U.S. Attorney Donoghue acknowledged that Officer Pantaleo “tried to subdue Garner with two approved NYPD techniques, but ended up putting Garner in a chokehold for seven seconds as they fell.” However, U.S. Attorney Donoghue added, “When we evaluated Officer Pantaleo’s actions in light of (1) his training and experience, (2) Mr. Garner’s size, weight and actions to resist arrest, and (3) the duration and escalating nature of their interaction, we determined that there was insufficient evidence to prove beyond a reasonable doubt that Pantaleo acted in willful violation of the law.” At New Yorker’s Family Research Foundation, we agree that a federal civil rights case against Officer Pantaleo would have been unlikely to result in a conviction; however, it is unacceptable that the Department took five years to decide whether to bring charges.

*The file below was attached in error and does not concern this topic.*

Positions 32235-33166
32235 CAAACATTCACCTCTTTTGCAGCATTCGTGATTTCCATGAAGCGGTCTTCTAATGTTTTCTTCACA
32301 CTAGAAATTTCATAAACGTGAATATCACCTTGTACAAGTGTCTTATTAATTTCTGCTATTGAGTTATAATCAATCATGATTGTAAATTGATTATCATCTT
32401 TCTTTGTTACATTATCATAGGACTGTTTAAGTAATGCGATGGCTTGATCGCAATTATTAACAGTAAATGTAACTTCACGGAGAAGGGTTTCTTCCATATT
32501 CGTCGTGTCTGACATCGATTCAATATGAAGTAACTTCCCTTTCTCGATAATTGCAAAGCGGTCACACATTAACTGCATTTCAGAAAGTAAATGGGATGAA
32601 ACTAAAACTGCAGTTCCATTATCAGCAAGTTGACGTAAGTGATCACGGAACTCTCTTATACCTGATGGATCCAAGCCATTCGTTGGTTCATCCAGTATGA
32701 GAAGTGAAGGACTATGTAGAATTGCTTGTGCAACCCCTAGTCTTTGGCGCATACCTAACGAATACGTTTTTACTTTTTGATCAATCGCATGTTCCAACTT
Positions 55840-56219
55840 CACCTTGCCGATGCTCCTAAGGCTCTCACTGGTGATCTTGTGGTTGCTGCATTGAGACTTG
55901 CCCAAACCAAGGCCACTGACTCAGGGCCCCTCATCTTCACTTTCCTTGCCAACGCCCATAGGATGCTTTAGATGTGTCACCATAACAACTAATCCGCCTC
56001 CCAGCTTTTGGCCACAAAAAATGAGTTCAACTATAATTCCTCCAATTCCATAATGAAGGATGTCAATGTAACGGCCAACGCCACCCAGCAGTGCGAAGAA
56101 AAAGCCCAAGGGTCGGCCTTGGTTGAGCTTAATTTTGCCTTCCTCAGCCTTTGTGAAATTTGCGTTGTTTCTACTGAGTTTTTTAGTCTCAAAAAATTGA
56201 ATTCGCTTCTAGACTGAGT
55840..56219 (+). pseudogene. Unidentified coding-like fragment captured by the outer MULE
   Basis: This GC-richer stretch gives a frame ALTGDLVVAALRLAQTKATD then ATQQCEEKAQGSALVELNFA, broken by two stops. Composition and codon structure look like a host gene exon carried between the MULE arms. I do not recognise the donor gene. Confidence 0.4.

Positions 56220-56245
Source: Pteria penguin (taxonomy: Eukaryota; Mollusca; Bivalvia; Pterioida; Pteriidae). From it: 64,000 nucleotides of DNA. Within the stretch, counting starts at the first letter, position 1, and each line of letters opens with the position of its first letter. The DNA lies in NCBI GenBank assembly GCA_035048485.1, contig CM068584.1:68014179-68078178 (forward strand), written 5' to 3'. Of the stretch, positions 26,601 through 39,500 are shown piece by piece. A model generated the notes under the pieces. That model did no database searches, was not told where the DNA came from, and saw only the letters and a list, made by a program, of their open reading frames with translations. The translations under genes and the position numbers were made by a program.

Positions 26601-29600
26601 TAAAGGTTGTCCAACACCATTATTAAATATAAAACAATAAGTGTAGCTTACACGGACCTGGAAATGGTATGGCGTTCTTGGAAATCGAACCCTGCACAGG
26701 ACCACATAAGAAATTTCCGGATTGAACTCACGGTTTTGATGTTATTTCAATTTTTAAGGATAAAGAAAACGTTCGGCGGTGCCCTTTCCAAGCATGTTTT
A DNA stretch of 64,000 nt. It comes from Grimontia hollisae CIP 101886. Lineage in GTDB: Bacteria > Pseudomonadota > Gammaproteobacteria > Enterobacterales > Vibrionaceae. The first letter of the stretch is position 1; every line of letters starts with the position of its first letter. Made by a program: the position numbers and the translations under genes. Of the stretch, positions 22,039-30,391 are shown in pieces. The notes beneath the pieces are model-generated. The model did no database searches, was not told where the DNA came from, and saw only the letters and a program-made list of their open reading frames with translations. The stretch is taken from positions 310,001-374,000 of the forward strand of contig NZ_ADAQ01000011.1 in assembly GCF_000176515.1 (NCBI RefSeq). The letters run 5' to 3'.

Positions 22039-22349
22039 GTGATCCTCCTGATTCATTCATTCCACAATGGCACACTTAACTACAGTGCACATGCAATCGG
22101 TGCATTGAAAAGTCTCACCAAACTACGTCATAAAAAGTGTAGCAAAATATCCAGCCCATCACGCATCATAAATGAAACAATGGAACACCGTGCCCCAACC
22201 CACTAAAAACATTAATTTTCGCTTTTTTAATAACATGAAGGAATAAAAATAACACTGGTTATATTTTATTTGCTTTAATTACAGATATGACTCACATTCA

Officer Pantaleo may yet face discipline in connection with this case. In 2015, the Department of Justice asked the New York Police Department to delay pursuing administrative charges against Officer Pantaleo in light of the pending federal investigation. The Police Department initially complied, but in December 2018, the Civilian Complaint Review Board announced that Officer Pantaleo would face an administrative trial. (New York City Mayor Bill de Blasio has said that he regrets that the City waited so long to commence an administrative proceeding against Officer Pantaleo. The Mayor has recently implemented a new policy that requires “immediate disciplinary proceedings following a police officer’s involvement in the death of an unarmed civilian.”) Officer Pantaleo’s administrative trial concluded on June 6, 2019. Later this summer, a recommendation will be submitted to New York Police Department Commissioner James O’Neill regarding what (if any) discipline Officer Pantaleo should receive from the Police Department. Commissioner O’Neill will make a final decision; the maximum punishment would be the termination of Officer Pantaleo’s employment.